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5 things to watch at Wednesday’s meeting of Rick Scott’s hospital commission

The much-written about Commission on Healthcare and Hospital Funding holds its inaugural meeting in Tallahassee on Wednesday. Gov. Rick Scott, a former healthcare and hospital executive, has spent much of his time in the three weeks since lawmakers left town focusing on building a continuation base budget and negotiating with and suing the federal government over supplemental Medicaid funding called Low Income Pool.

Here are five things to look for coming out of today’s meeting:

  • Will hospitals get called out for their responses to the governor’s request for information? Using the governor’s proposed forms, the hospitals cited to the commission the report and the line where the information can be found instead of providing the figures the governor requested. Some hospitals submitted a Florida Hospital Association letter that explains why the facilities didn’t disclose information related to the hospital’s actual inpatient and outpatient Medicaid managed care payment rates because it “is proprietary and market sensitive.” Other hospitals used a letter provided by the Safety Net Hospital Alliance of Florida that questioned the data the governor was seeking and additionally suggested that “prior to embarking on a comparative analysis of profit sharing scenarios,” the commission should request a “tailored hospital operating margin template be designed.”
  • Will the health plans/insurers get called out for their responses to the governor’s request for information? Similar to the hospitals, much of what the governor asked the plans to report is already public information. But not everything is, such as executive compensation and salaries. Aetna Life Insurance, Cigna Health and Life Insurance Co., Humana Medical Plan are just some of the companies that left the spaces on the form blank. Although many plans didn’t report the information the largest did: Blue Cross and Blue Shield of Florida, now called Florida Blue. According to the insurers’ response it spent $4.7 million on executive management, $2 million on government affairs lobbyists and legal counsel in 2014. The highest salary was $1 million in 2014.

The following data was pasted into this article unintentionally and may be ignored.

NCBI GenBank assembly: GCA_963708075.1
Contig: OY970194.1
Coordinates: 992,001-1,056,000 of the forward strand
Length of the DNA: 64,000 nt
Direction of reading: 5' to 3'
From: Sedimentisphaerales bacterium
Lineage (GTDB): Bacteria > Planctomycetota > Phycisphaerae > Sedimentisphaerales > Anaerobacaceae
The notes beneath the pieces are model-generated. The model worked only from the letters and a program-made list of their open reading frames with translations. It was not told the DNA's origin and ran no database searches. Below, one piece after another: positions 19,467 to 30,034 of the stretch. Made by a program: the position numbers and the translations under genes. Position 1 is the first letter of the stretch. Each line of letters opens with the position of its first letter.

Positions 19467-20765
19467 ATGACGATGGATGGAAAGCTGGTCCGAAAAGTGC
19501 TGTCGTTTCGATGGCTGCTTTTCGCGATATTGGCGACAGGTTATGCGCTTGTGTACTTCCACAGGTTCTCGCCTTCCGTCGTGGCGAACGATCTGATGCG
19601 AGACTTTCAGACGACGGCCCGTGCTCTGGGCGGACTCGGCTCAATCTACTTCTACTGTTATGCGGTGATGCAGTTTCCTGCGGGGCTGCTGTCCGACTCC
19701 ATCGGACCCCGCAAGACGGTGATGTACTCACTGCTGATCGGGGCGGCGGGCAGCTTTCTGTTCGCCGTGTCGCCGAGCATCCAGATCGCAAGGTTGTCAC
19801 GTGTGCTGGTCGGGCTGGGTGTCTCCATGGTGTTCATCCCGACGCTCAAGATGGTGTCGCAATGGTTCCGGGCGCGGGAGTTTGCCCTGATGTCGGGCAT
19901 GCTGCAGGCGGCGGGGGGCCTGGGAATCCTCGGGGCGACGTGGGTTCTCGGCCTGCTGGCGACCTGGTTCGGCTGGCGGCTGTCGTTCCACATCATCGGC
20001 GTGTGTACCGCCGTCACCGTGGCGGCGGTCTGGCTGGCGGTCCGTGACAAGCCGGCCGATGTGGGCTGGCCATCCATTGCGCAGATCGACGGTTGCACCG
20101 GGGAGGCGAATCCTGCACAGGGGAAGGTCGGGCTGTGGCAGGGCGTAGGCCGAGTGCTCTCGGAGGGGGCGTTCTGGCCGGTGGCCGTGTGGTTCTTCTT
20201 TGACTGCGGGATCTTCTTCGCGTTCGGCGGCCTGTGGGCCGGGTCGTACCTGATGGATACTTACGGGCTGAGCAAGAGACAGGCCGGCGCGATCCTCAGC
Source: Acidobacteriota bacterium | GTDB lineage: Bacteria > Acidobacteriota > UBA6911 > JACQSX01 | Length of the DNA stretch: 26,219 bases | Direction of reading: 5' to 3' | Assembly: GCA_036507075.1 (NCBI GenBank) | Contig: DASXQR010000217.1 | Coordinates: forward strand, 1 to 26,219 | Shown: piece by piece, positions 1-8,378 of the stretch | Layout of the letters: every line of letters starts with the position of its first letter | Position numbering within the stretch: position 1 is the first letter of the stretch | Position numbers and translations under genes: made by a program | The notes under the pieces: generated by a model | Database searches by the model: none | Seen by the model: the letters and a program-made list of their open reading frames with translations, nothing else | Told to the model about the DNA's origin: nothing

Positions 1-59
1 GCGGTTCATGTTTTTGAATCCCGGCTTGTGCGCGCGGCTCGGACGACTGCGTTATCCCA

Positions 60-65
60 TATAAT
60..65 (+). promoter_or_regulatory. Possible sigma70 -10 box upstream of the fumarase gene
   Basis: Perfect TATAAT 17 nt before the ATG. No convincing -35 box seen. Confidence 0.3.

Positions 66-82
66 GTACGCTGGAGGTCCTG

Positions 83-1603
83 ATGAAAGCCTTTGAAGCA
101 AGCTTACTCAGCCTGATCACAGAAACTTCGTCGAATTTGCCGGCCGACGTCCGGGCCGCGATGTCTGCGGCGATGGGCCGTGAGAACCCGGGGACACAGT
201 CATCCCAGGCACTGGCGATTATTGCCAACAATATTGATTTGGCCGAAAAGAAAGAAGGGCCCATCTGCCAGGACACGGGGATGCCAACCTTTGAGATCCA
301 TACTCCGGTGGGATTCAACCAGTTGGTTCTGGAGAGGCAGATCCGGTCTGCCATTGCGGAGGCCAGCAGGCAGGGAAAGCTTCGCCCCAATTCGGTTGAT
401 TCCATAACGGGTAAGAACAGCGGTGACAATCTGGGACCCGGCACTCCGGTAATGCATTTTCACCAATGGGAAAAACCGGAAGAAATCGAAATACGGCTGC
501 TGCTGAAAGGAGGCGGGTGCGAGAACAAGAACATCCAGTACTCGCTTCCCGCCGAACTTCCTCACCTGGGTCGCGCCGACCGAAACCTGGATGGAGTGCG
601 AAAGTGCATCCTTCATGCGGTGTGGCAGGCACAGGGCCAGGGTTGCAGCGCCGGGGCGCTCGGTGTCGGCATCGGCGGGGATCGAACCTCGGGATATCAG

• What will happen to certificates of need? It’s a licensing program that regulates the growth of health care infrastructure and applies to hospitals, nursing home and hospices. Fourteen states have eliminated CON laws, including Texas and California, and there is support in the House of Representatives for Florida to be state No. 15. So-called “CON” was included in the legislative call, and Rep. Jason Brodeur promised that the House would tackle the issue in the 2016 session.
  • What direction is the commission taking? Whether or not to make plans to go to the follow-up meeting in Orlando on Tuesday or to rest up in preparation for the Special Session should be clear by the end of the first commission meeting. Scott assembled a similar commission to examine “taxpayer hospitals” in 2011. It shouldn’t take long to ascertain whether this is deja vu.
  • How quickly will commission members absorb what’s being thrown at them? Scott made nine appointments to the board and steered clear of anyone with prior hospital or health insurance/HMO experience. One of his nine appointments, Jason Rosenburg, is a medical doctor from Gainesville, a reconstructive microsurgeon and a former chairman of the Florida Board of Medicine. Other appointees made campaign contributions to Scott or the governor’s political action committee, Let’s Get to Work, or to other Republican candidates, including Carlos Beruff of Parrish.

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